What do you consider to be one of the best gifts you can give your child? What comes to mind?

Of course, we want to give our kids everything they need, and then more. Lego sets, electronic devices, Robux, and VBucks, just to name a few. Not to mention trips to Disney World, Universal Studios, and amusement parks.

But what about the things beyond material possessions and excursions?

What do we really want our kids to have in their possession, not only as a child, but as they go through life? I hope the qualities of compassion, empathy, resilience, integrity are at the top of your list.

I have another gift to add. A gift that I’ve been working on giving myself. A gift that might seem like it’s not a gift at all, but a burden. And truly, it can be either. It just depends on how you unwrap it and how you use it that determines whether it’s a gift or a burden.

The gift I’m giving myself, and teaching my son that it is a gift, is the gift of failure.

In the last few months, I’ve been reading and reflecting a lot about failure. Currently, I’m reading Failing Forward by John Maxwell. In this personal quest, I am learning so much about my fear of failing, my deeply-rooted conviction that I need to succeed on my first try, and my paralysis at trying new things or establishing new habits because of a fear of failure. There are far too many areas of my life where I hide in the shadows of comfortable complacency, rather that strive to improve what I really desire, because I’m terrified of trying my hardest, and failing.

Truth be told, it’s not the failing that really bothers me. It’s the inaccurate perspective that I have that if others see me try and fail, I will be scrutinized. Judged. Humiliated. A disappointment. And without realizing it, I’m passing that burden of unrealism down to my son. That is why I must give him the gift of failure.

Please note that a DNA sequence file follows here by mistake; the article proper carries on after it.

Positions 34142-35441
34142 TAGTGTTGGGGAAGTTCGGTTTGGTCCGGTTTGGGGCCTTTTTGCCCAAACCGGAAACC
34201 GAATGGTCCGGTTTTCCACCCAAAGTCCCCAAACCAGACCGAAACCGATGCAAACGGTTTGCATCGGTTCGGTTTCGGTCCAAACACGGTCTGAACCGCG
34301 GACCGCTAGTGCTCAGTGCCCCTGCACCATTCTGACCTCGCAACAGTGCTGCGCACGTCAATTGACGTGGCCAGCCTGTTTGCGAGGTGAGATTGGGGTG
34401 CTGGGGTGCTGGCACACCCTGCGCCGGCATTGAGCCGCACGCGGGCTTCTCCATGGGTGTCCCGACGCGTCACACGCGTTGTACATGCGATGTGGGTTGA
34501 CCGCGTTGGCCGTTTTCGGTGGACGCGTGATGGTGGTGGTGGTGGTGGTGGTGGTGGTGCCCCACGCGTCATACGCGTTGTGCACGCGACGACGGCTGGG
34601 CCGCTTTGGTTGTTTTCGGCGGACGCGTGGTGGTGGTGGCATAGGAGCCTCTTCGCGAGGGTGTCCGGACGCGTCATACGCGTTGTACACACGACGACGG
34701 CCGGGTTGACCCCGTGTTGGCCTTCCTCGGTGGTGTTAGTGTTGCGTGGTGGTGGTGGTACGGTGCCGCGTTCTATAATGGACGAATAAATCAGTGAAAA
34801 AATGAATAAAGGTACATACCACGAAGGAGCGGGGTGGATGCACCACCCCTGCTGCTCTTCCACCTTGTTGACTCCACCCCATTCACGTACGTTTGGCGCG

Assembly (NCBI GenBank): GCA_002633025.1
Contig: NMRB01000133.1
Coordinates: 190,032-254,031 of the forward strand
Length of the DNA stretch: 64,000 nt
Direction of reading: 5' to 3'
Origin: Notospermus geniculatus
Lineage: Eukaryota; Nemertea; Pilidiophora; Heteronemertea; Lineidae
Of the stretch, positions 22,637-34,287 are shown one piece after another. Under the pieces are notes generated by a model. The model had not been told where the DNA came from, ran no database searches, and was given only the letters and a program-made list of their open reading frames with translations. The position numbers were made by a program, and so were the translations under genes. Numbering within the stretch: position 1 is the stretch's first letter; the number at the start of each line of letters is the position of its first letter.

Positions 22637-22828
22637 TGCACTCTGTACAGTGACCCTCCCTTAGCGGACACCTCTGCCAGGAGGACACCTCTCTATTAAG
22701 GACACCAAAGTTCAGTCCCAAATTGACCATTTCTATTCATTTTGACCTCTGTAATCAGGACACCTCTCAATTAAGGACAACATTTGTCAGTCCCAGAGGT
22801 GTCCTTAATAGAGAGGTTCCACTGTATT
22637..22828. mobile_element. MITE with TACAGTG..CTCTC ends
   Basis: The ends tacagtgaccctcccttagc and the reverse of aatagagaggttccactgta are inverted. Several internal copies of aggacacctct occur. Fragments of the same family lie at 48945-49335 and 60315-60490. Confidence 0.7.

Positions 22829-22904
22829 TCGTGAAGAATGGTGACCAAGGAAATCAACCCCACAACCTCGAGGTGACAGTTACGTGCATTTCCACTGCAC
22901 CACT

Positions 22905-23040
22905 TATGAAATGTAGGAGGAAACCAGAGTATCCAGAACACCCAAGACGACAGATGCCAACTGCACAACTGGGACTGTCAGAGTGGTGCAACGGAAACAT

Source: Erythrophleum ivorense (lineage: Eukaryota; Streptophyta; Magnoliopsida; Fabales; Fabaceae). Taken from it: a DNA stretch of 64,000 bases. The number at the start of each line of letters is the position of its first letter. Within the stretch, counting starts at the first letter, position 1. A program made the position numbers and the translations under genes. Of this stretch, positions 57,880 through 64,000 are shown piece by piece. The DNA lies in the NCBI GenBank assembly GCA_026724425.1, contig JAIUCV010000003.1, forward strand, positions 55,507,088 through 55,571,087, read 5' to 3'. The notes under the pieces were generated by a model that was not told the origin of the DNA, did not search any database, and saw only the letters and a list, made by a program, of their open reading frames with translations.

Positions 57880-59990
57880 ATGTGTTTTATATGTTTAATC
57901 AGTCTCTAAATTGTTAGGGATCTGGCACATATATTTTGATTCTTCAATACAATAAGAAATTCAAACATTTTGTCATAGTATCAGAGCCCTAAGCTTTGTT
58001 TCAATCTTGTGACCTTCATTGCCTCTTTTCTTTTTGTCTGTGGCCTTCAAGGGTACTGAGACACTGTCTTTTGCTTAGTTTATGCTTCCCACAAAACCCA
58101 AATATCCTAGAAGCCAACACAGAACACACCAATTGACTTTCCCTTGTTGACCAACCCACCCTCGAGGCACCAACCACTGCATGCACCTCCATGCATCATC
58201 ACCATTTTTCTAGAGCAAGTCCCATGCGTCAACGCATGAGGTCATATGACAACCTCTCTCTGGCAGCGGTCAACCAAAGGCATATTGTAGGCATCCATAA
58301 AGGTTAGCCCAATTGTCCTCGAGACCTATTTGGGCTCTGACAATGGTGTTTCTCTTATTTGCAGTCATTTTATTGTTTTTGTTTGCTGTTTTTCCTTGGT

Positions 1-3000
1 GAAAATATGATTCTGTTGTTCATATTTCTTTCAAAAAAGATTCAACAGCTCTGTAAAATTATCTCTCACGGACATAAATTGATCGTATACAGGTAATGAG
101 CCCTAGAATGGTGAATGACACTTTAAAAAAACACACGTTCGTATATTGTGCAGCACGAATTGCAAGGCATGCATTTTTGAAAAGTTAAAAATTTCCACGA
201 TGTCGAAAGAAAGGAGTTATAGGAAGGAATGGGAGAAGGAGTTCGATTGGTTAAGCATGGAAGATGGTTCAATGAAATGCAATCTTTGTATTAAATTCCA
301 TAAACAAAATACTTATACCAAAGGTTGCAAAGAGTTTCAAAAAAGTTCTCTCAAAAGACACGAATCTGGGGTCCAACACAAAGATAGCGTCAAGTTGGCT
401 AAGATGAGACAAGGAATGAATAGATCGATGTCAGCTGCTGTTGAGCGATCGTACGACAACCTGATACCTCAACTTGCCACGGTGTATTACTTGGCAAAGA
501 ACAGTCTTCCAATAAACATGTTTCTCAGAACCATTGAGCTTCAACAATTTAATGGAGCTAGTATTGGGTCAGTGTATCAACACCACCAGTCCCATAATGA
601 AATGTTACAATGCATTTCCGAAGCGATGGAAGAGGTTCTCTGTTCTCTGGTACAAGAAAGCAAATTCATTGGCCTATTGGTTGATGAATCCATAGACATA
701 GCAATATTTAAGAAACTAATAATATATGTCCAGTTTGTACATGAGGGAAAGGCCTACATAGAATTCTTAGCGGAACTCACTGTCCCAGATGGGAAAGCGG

I must teach him that it is completely acceptable to give it your all and not succeed the first time. Or the second time. Hell, the 100th time. What is not okay is to not try. It’s not okay to get so wrapped up in the failure that you don’t recognize the effort or the lesson or the opportunity to use what the failure taught you to actually make more substantial progress. An example of this kind of progress happened last night.

My 10-year-old son, Tommy, has a lot of things he’s passionate about pursuing. Reading, vlogging, Roblox, politics, Southwest airlines, raising chickens, and tending to gerbils are a few. He is also passionate about cooking and baking. We’re not talking about simple recipes either. All day, use-every-bowl-in-the-house, beat egg-whites-into-stiff-peaks, type recipes. Usually I would be near to give advice (usually unsolicited), or step in when things got difficult or I could see a mistake was looming.

But yesterday, I took a different approach. I stayed out of the kitchen. Completely. He didn’t ask for help and I didn’t muscle my way in to make sure he was doing things the right way. Was it in part because I have grown weary of these kitchen marathons? Absolutely. But there was another reason. If I am there every step of the way, how is that ultimately helping him? How will he really learn if I intervene every time he’s about to make a mistake? What am I going to do, hold his hand every time he cooks to make sure he doesn’t make a mistake? No thank you, Marie Barone.